The laminated member obtained by the method of this invention can advantageously be used as a packaging material for food. Where it is used as a material for packaging food to be sterilized in a retort, it is preferred to use high density polyethylene or polypropylene having a relatively high heat resistance as the polyolefin.
This invention will be described in greater detail with reference to FIGS. 1 and 2 of the accompanying drawings.
Referring to FIG. 1, a metal foil or sheet 1 which may be backed with a heat-resistant resin travels from a feed roll (not shown) through a guide roll 2 to a heated roll 3, and a thermoplastic resin film 4 travels from a feed roll (not shown) through a guide roll 5 to a nip roll 6. A carboxyl group-containing polyolefin or polyolefin based resin used as an adhesive is melted in an extruder (not shown), extruded through a T-die 7 in the form of a film, and pressed between the heated roll 3 and nip roll 6 at about 0.2 to 20 kg/cm2 whereby the adhesive bonds the metal foil or sheet 1 and the thermoplastic resin film 4 together to provide a laminated member 8.
In this embodiment, an elastomeric rubber material is used in the surface of the nip roll 6 and becomes heated and sticky. The surface of the nip roll 6 is therefore preferably cooled by bringing it in contacted with a cooling back-up roll 9. The cooling back-up roll 9 is itself cooled by passing a cooling medium, e.g., water through the interior thereof.
The laminated member 8 may be cooled by a suitable cooling means, if required, for example, by allowing it to cool, by forced air cooling or by bringing into contact with a preliminary cooling roll (not shown). The member 8 is then passed between a cooling roll 10 and a nip roll 11 at the heat distortion temperature of the adhesive or at a temperature higher than the heat distortion temperature, usually between the heat distortion temperature and the melting point, preferably at the softening point or more, where it is pressed at a pressure of 0.2 kg/cm2 or more and at the same time, cooled. Thereafter, the laminated member 8 is wound on a roll 12 or transferred to a subsequent cutting step (not shown).
The cooling roll 10 is cooled by a known technique, for example, by passing a cooling medium, e.g., water through the interior thereof. The temperature of the cooling roll 10 is usually about 5° to 50° C. A cooling means can be employed which is so designed that the temperature of the laminated member 8 just after passing through the second step is usually about 60° C. or less and preferably about 40° C. or less.
When a polyethylene-based adhesive is used, it is preferred that the laminated member 8 enter the second step where pressure and cooling are applied, at a temperature of about 90° to 160° C. When a polypropylene based adhesive is used, it is preferred for the laminated member 8 to enter the second step at a temperature of about 110° to 180° C. If the temperature is too low, the objects of this invention will not be attained, whereas if the temperature is extremely high, the thermoplastic resin film will be deteriorated, with the result that the terms of the laminated member 8, on the roll 12 will tend to stick together to form a block on the roll 12 which makes the operation difficult.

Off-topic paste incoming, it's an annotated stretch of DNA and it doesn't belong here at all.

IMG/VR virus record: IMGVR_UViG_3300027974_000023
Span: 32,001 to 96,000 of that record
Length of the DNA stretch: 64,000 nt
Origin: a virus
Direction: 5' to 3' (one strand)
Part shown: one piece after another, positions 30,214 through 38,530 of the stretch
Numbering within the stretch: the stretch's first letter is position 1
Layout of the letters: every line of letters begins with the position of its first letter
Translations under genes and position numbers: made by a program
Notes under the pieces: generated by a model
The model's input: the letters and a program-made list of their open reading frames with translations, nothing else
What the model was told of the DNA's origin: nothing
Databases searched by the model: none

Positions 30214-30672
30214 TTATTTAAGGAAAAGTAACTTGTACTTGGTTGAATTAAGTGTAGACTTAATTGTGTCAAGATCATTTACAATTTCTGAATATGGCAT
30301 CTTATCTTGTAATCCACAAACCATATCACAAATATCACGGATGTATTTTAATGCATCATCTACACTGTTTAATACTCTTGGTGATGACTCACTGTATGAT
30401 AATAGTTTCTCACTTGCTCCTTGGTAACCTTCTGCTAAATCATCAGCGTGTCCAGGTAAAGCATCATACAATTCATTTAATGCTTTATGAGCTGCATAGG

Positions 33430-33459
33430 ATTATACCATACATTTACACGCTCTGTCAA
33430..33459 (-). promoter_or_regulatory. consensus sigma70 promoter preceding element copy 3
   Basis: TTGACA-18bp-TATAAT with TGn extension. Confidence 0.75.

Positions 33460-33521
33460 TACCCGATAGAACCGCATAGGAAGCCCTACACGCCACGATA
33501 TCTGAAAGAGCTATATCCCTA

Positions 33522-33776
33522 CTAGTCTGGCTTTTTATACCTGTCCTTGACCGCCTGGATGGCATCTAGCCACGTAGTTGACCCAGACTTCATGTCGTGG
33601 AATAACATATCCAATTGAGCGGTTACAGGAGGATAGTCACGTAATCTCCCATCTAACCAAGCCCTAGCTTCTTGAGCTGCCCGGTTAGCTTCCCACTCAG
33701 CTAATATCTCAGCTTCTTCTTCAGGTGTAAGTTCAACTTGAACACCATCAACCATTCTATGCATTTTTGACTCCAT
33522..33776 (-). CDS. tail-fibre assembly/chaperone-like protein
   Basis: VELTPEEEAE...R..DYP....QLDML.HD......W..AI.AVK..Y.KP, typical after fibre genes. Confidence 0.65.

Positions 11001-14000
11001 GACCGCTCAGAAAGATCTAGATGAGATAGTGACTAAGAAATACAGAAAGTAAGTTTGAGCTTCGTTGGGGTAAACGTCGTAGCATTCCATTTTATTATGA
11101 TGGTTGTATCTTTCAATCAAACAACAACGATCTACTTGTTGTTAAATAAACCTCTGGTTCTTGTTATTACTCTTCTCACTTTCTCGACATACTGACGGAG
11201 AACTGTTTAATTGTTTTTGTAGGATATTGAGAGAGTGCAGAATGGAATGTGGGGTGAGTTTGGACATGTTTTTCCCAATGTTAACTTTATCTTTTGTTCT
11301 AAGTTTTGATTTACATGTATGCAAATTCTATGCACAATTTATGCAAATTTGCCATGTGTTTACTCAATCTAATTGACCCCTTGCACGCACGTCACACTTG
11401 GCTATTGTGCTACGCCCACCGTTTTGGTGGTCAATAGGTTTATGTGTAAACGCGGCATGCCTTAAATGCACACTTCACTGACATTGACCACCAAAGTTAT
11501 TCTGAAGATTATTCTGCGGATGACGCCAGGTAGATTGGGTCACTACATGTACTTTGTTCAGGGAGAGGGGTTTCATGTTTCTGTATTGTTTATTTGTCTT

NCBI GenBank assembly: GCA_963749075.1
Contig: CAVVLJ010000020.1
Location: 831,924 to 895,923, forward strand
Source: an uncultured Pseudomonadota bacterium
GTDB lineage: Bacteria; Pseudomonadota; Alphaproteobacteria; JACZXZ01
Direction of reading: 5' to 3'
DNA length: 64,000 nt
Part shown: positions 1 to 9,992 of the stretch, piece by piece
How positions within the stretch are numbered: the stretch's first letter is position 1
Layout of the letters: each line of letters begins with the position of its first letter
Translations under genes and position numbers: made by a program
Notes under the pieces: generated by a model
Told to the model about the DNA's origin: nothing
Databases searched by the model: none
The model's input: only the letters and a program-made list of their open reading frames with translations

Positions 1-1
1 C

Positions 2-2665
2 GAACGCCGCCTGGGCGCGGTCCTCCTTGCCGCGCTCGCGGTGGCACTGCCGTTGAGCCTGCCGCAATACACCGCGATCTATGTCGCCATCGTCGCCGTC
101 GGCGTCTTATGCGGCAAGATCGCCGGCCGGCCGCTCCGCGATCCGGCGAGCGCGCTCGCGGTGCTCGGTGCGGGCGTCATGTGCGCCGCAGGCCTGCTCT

The pressure being applied at the second step is about 0.2 kg/cm2 or more and preferably about 1 kg/cm2 or more. Lower pressures cannot inhibit the occurrence of wrinkles and remove the unevenness in adhesion strength. Commercially, the pressure is preferably about 1 to 20 kg/cm2.
While the reason why the unevenness in adhesion strength and the formation of wrinkles are solved by the second step, i.e., pressure-application and cooling step of this invention, is not yet fully understood, it is believed that the adhesive just after being heated to above its melting point has no definite direction of orientation, but the direction of orientation becomes definite at the subsequent pressure-application and cooling step whereby stabilized adhesion strength is attained.
To ensure the most effective removal of wrinkles, it is preferred for the laminated member 8 to come into contact first with the nip roll 11 and then with the cooling roll 10.
FIG. 2 shows another embodiment of this invention in which an adhesive is passed between a cooling roll 13 and a nip roll 14 where it is previously cooled and a preliminarily bonded member 16 is formed, and the preliminarily bonded member 16 is passed to a heating and pressure-application step as described with reference to FIG. 1 where laminated member 8 is obtained. Thereafter, the laminated member 8 is passed to the same pressure-application and cooling step as in FIG. 1 (not shown). In FIG. 2, the reference numerals 15 and 17 indicate a cooling back-up roll and a guide roll, respectively.